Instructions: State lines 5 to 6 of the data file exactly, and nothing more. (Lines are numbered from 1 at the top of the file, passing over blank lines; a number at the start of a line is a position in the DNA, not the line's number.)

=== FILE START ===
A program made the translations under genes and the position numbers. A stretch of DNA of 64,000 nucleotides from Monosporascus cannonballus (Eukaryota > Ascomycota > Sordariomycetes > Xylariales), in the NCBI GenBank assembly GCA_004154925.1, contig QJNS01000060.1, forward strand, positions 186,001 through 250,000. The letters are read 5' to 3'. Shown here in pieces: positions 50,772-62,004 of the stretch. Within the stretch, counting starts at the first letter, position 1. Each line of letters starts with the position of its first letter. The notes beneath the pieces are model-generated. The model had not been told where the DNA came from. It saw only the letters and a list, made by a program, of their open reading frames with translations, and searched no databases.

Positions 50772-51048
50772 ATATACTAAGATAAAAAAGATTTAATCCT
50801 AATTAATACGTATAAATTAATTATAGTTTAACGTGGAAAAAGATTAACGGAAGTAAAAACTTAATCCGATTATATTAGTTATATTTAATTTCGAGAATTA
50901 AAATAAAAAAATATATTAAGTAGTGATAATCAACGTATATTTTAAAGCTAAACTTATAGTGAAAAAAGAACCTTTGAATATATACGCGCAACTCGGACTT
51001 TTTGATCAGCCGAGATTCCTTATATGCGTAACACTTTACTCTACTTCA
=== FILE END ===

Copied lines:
50901 AAATAAAAAAATATATTAAGTAGTGATAATCAACGTATATTTTAAAGCTAAACTTATAGTGAAAAAAGAACCTTTGAATATATACGCGCAACTCGGACTT
51001 TTTGATCAGCCGAGATTCCTTATATGCGTAACACTTTACTCTACTTCA